Gay marriage is being banned in Bermuda, just six months after it was brought in.
Officials in the British Overseas Territory voted on Wednesday to overturn the law.
Their decision has had a mixed reaction on the island, with one shadow minister calling it "shameful".
Same-sex couples will still have the legal right to partnership, and those who have already married will keep their status.
The Senate approved the Domestic Partnership Act, which replaces the right to marriage with the ability to form same-sex partnerships, by a vote of eight to three.
To become law it still needs to be signed off by the governor, but most people view that as just a formality.
Government Senate Leader Kathy Simmons said the bill reflected "the majority sentiment", according to local paper The Royal Gazette.
"We have a bill that gives rights to the minority. It also protects the interests of the majority," she is quoted as saying.
Same-sex marriage was only legalised in Bermuda in May.
But since coming into power in July, the Progressive Labour Party has been seeking to revert it - with support from many socially conservative churches.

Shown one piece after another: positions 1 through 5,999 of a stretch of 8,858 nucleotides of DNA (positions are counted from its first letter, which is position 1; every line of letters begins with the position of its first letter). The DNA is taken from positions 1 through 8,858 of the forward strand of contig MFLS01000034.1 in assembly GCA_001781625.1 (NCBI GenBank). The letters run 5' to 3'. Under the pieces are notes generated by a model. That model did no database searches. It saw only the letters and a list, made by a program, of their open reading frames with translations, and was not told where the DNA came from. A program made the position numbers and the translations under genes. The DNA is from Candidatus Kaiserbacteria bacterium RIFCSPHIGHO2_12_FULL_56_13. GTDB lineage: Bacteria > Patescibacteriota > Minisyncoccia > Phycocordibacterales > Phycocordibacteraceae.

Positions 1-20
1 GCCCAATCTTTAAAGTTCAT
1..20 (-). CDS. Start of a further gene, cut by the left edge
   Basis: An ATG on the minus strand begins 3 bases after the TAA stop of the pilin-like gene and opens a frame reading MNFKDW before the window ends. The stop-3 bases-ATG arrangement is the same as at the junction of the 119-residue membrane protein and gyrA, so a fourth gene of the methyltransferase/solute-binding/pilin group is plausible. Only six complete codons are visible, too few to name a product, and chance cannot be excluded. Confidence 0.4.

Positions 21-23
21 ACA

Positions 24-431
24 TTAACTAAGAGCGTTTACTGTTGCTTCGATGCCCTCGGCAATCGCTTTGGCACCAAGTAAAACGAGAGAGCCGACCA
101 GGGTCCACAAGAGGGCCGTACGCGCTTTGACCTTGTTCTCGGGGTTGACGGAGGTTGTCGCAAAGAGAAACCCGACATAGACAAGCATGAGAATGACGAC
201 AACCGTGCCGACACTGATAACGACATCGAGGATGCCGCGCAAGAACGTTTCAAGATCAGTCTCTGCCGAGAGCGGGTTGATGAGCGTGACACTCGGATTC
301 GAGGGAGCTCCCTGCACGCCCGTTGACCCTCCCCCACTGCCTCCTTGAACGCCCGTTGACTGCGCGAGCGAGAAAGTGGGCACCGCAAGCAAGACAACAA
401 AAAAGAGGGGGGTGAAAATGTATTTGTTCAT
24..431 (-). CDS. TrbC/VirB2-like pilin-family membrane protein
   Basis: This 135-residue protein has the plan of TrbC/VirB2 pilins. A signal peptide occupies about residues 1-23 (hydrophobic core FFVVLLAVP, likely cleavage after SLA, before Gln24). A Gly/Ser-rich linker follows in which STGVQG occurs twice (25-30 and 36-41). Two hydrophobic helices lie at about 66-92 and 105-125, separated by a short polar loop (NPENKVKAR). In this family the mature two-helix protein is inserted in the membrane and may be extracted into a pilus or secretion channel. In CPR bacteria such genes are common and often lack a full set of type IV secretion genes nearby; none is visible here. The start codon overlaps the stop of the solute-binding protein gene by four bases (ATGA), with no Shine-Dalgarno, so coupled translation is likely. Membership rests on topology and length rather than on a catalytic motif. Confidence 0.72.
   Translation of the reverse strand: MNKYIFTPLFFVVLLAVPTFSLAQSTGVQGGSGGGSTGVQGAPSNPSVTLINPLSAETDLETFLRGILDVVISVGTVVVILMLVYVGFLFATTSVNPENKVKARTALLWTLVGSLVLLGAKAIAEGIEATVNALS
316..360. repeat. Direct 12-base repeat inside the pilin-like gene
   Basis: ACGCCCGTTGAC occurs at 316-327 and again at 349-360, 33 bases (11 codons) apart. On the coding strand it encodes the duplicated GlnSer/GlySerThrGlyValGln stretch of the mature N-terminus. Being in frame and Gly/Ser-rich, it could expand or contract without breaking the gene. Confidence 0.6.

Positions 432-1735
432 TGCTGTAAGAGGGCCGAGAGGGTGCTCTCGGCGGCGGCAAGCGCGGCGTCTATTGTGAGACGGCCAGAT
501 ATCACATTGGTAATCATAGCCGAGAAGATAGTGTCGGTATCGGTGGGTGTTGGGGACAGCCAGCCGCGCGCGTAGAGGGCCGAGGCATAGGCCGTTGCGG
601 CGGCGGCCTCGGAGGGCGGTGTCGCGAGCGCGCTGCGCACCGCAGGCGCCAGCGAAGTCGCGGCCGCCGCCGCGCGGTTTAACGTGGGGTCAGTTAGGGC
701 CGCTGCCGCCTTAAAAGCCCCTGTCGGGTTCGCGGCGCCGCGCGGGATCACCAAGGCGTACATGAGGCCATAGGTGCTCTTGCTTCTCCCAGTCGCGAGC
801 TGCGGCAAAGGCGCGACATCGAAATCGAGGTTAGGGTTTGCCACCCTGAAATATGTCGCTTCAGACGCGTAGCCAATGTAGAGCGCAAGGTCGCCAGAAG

Opposition politicians have argued that banning gay marriage will damage Bermuda's reputation and tourism industry.
The island has a population of just 65,000, but gets around 600,000 visitors every year, figures from its tourism authority show.
"On a global scale, Bermuda has and continues to rely on our power to attract nations and people to our shores and our culture," says Jeffrey Baron, shadow minister for national security.
"How utterly shameful."
MP Michael Dunkley added he was "disappointed" in the government.
"Throughout history, if we hadn't stood for minorities the world wouldn't have progressed," he said.
"So many politicians legislate for the next vote, not for future generations."
LGBT group The Rainbow Alliance of Bermuda said: "We are tired of having to prove our humanity, we are tired of accepting half-measures on equality."